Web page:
"You never know what may happen," Burress told The Wall Street Journal in a story for Friday's editions. "I love New York. My fan base has always supported me there, and I've had teammates there who I've shared special moments with outside of football."
Burress and his agent can't shop his skills until the NFL lockout ends, but Burress is clear about his desire to play at a high level -- and his willingness to learn a new system if it means the right opportunity.
"Just give me a playbook and I'll learn it," Burress said. "I know what I'm capable of. All I need to say to teams is 'don't judge my future by my past. Just let me come out and play football.'"
"I think certainly Plaxico is going to come out with a chip on his shoulder the same way I did, and he'll go out and help this football team to whatever capacity he can," Vick said.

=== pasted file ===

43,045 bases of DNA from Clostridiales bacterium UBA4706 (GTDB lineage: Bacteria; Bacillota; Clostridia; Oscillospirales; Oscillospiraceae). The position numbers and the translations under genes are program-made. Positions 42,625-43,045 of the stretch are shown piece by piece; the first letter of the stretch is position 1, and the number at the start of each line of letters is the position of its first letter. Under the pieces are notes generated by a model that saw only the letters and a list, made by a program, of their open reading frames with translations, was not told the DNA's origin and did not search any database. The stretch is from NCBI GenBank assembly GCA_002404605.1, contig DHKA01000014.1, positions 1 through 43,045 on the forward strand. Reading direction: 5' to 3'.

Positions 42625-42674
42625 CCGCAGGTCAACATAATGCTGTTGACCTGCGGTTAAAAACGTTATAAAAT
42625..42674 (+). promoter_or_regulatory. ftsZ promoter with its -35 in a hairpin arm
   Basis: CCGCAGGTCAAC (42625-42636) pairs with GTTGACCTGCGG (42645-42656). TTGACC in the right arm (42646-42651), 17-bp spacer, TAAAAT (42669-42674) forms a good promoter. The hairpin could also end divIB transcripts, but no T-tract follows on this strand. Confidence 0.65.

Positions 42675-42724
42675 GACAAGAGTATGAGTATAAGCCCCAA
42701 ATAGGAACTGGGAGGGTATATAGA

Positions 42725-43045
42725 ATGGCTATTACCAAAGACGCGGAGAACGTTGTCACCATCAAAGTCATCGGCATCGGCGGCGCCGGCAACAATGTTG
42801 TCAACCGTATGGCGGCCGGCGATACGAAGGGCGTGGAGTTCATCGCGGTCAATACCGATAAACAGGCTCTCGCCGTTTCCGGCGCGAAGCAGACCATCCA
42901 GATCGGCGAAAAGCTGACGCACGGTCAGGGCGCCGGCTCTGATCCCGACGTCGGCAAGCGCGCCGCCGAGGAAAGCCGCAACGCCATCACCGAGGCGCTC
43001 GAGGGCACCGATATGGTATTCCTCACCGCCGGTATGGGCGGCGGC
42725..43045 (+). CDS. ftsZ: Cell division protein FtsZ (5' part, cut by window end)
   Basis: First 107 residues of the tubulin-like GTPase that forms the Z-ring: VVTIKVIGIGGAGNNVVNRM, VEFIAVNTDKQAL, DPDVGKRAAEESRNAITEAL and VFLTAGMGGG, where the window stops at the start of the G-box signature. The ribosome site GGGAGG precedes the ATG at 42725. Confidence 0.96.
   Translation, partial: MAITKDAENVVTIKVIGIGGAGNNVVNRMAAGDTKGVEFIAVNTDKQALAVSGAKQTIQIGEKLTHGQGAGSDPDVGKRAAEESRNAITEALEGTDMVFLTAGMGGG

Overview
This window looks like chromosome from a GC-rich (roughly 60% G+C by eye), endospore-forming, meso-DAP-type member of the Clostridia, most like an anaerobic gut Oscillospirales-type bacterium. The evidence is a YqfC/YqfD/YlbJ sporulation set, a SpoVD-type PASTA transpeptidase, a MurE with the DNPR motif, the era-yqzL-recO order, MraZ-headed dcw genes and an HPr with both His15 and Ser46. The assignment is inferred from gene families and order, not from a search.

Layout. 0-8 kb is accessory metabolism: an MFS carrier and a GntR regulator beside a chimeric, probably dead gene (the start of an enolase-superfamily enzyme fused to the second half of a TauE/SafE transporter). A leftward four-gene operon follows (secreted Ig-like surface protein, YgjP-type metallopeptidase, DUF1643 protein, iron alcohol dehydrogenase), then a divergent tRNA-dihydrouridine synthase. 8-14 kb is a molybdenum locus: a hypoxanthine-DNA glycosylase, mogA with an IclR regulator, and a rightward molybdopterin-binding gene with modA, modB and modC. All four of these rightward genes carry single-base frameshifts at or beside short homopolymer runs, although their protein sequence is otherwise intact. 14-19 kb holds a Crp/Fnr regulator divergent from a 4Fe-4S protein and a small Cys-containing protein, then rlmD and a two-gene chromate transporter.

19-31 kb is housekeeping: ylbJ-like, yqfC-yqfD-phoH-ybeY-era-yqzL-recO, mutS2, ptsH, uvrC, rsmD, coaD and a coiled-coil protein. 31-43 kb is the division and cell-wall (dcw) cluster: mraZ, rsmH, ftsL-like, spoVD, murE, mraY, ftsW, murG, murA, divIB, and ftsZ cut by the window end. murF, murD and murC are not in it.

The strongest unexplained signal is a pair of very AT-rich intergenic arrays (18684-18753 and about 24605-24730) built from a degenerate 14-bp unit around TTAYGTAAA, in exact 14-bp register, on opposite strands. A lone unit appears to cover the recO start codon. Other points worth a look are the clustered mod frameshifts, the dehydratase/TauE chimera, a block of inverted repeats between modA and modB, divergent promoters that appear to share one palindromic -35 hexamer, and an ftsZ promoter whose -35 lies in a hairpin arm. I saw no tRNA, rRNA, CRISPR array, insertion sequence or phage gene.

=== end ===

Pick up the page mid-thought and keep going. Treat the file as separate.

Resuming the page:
Debate: Where will Plaxico play?
"Time had definitely passed. I hold conversations with my son and I see how really intelligent he is and I'm so grateful," he said.
"I'm taking it easy this week, but next week it starts again," Burress said. "I think I'll get right back into it and I'll fall back in line with all of it. How I feel about football and what I know I can do -- that's not anything two years can change."
Burress will be on parole for two years. He has to get and keep a job, undergo substance-abuse testing, obey any curfew established by his Florida parole officer, support his family and attend any anger counseling or other conditions required by his parole officer.
Burress joked that time playing football with other prisoners actually helped improve his skills.
"There weren't a lot of guys throwing perfect spirals in there," Burress told the The Journal. "I had to work to catch those balls."
The Associated Press contributed to this report.